1.2 What Is a Pricing Table?
Before we start laying down best practices, let’s go back to basics and answer the following questions: what is a pricing table, and when should you use one?
A pricing table is an element with the task of helping users choose the best product or pricing plan for them. They do that by comparing their needs with each pricing plan’s features. Let’s take a look at some examples.
1.Introduction2 lessons, 04:25
2.Correct Planning5 lessons, 19:56
3.Focus on Your Customers7 lessons, 20:01
4.Conclusion1 lesson, 02:46
1.2 What Is a Pricing Table?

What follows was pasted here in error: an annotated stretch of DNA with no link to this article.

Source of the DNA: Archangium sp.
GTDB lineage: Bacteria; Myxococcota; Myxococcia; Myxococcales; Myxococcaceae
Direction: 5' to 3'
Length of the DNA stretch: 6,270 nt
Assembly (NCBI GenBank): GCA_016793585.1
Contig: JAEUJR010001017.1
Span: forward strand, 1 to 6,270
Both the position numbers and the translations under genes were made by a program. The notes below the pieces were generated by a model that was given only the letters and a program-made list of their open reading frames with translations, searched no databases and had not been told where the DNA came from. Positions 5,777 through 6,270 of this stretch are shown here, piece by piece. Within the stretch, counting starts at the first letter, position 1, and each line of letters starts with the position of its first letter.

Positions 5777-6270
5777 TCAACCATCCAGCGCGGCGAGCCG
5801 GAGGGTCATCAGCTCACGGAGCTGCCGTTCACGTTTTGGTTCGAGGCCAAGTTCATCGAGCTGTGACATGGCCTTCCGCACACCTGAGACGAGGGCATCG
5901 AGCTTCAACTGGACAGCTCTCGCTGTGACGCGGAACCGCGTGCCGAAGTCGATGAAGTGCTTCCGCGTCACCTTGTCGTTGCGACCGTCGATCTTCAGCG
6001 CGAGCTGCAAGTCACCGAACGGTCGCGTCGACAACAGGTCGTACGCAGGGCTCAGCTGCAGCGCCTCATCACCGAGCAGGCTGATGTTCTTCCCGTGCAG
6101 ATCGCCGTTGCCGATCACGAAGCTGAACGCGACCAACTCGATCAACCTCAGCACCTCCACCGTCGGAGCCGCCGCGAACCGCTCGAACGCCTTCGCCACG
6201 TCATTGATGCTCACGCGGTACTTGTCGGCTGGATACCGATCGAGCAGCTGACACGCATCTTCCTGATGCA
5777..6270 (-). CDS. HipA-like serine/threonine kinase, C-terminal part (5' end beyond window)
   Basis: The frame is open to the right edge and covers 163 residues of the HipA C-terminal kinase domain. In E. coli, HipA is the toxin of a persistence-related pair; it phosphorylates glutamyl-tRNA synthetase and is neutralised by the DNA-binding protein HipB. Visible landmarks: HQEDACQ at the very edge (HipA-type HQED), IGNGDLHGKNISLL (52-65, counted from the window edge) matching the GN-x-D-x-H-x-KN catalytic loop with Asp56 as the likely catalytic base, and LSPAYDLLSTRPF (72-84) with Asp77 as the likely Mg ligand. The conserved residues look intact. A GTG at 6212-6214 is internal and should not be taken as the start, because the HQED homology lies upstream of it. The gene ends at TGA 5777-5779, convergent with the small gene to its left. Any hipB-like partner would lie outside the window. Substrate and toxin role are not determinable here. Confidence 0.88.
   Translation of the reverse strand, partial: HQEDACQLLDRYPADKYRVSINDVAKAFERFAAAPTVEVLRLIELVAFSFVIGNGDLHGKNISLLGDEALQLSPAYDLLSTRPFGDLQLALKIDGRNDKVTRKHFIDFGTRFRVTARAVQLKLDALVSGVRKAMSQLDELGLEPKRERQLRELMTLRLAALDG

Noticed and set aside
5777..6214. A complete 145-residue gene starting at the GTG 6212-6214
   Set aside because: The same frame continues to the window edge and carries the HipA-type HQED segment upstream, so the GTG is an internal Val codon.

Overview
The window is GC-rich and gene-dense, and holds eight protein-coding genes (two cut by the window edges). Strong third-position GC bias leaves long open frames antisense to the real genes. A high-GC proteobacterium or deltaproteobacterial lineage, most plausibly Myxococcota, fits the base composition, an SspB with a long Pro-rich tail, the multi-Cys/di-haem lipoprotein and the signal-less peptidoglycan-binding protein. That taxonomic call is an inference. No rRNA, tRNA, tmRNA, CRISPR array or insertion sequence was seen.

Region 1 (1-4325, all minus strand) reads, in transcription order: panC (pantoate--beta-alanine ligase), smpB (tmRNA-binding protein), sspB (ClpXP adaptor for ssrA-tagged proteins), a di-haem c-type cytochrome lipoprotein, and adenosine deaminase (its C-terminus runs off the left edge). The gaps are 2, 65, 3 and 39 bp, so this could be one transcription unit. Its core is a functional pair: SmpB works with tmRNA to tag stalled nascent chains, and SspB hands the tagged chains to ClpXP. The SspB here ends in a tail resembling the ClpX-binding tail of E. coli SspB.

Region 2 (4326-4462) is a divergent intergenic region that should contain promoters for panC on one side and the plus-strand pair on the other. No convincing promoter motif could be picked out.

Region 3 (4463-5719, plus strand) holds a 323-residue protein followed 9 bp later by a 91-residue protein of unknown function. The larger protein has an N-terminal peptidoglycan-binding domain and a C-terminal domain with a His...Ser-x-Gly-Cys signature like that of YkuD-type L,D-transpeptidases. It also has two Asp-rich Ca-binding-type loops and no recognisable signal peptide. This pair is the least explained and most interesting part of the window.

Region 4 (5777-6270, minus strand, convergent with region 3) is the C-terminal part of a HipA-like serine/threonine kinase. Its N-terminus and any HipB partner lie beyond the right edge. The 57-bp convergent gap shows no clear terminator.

Before we start laying down the best practices, let's go back to basics and answer the following questions. What is a pricing table and when should you use one? Well, a pricing table is an element whose task is to help you choose a pricing plan. And users do that by comparing their own needs with the features that are offered by a specific pricing plan. So let me give you an example. Here, we are on the Dropbox pricing plan or the pricing page and Dropbox currently has to offer three pricing plans, a basic, a plus, and a professional. Each one comes with a different price. First one is free, actually. And each one comes with a description and a set of features. Now, depending on what you need in terms of storage and features, you would choose one of these three plans. Another example will be for TunnelBear, which is a VPN service. Now, TunnelBear also offers three plans, one that's free, it's only limited by the amount of data you can use each month. The second one starts at $10 a month with unlimited data and you have to pay monthly. And then there's the Grizzly plan which is basically just like this one, but it's half the price and you have to pay annually for it. So this is another great example of a pricing table. We have the three plans, each one with its different set of features. So depending on what you need, you would choose one or the other. Are you just an occasional user that wants to use a VPN on only very specific occasions? Well, probably the free plan is best for you. Otherwise, if you're a frequent user, you might go for the Giant or the Grizzly. So those are two examples of pricing pages. Now, when should you use pricing tables? Well, it's simple, a pricing table should be used when you have more than one pricing plan. In the two examples that I just showed you, each company had three pricing plans. So it makes sense to use a pricing table to showcase those plans and their individual characteristics. On the other hand, if your product or service has a single price, then you could do something like this. The Envato Elements, for example, offers their service plus Envato Tuts+ at $29 a month, so both of these services combined. They have a single price and they list that right here along with everything you get, all the features that you get for buying that product. So this is not technically a pricing table. But I gave you this example, so that you would know when it's necessary to create a pricing table and when it's not. Now that we've got the basics out of the way, let's start learning how to properly plan and design a pricing table. And we'll start with best practice number one, which is be consistent with the website's design. That's coming on next.Back to the top